(3) Mild atropinization should be maintained for at least 24 hours by intramuscular injection of 1-2 mg of atropine at intervals of 1/2 to 4 hours, as required. The danger of ventricular arrhythmias arising from atropinization while the casualty is anoxic must be remembered.
(4) Assisted ventilation is required for severely poisoned individuals as they will have:
(a) Marked bronchoconstriction;
(b) Copious secretions in the trachea and bronchi;
(c) Paralysis of the respiratory muscles; and
(d) Central respiratory depression, hypoxia, and convulsions.
c. Resuscitation.
(1) Positive pressure resuscitation should be given but the pressure necessary to overcome the bronchoconstriction may be more than 65 cm of water so that incubation if possible is highly desirable. In an uncontaminated atmosphere assisted ventilation may be done by the standard mouth-to-mouth method after decontamination of the casualty's face and mouth. In a contaminated atmosphere ventilation may be given by a portable resuscitator with NBC filter attached. Both the casualty and the resuscitator should be decontaminated.
(2) In a well equipped medical facility, mechanical resuscitation of the positive pressure type may be used with endotracheal incubation or tracheostomy-artificial respiration must be continued until the casualty is breathing normally or the medical personnel have pronounced the casualty dead. Due to the production of copious secretions, regular suction will be required.

222. Pharmacological Treatment of Nerve Agent Poisoning.

a. The pharmacological treatment of nerve agent poisoning involves the use of:
(1) Anticholinergics to antagonise the muscarinic effects (atropine).
(2) Oximes to reactivate inhibited enzyme.
(3) Anticonvulsants to prevent CNS damage.
b. The effects of drugs used in nerve agent poisoning are described below.

223. Atropine.

a. Atropine sulphate remains an essential drug in the treatment of nerve agent poisoning. It acts by blocking the effects of acetylcholine at muscarinic receptors and so produces relief from many of the symptoms previously listed. If given in large doses, some therapeutic effects are also produced within the central nervous system although atropine does not readily penetrate the blood brain barrier and central muscarinic receptors are thought not to be identical with those in the periphery. It is thought to counteract the respiratory depression in the medulla oblongata.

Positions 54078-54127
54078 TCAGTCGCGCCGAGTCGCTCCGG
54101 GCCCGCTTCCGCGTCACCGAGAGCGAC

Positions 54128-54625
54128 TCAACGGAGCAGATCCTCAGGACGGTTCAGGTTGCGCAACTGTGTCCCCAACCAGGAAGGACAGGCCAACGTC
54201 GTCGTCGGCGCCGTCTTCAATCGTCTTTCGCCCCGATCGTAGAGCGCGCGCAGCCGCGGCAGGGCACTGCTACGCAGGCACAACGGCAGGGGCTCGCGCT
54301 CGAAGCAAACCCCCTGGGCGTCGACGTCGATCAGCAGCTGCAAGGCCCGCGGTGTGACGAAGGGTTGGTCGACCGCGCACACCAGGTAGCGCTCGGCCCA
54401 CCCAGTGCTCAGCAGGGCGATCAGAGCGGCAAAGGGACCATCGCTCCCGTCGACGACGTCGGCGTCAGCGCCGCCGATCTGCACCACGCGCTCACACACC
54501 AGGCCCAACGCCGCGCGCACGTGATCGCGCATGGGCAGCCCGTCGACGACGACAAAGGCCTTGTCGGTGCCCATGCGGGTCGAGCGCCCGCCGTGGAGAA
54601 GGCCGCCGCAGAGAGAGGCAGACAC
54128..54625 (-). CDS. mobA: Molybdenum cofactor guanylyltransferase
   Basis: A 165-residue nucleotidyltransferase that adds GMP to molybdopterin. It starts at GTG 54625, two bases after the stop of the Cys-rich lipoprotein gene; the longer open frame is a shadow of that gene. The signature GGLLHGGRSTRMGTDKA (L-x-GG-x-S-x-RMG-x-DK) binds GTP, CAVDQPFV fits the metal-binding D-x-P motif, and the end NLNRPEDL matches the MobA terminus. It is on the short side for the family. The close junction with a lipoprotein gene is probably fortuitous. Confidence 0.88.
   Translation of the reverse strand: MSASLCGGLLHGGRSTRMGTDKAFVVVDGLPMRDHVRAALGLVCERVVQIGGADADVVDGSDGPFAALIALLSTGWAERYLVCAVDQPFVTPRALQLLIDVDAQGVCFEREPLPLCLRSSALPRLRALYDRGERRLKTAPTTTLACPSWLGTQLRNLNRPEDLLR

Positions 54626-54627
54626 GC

b. Urgent treatment with atropine in cases of nerve agent poisoning is essential. After the emergency field treatment, atropinisation should be maintained for at least 24 hours by intramuscular injection or slow intravenous infusion of 1 to 2 mg of atropine per hour as required. The dose should be repeated at intervals until signs of successful atropinisation are noted. Intervals of 5 to 15 minutes seem reasonable, but severe poisoning may require higher doses (4 mg to 6 mg per hour or more). Signs of successful atropinisation include the drying up of bronchial, salivary and skin secretions and an increase in heart rate to greater than 90 beats per minute.
c. The effect of atropine in drying bronchial secretions may make the removal of mucus more difficult so suction is likely to be necessary. In excessive doses, atropine may render the ischaemic myocardium more liable to arrhythmias and electrocardiogram (ECG) monitoring should be undertaken in all patients if possible.
d. Atropine overdosage may produce euphoria, hallucinations, anxiety, and delirium and close observation of patients is necessary. Bladder dysfunction may necessitate catheterisation.
e. By inhibition of sweat production, atropine increases heat stress and in warm or hot weather care must be taken to avoid hyperthermia.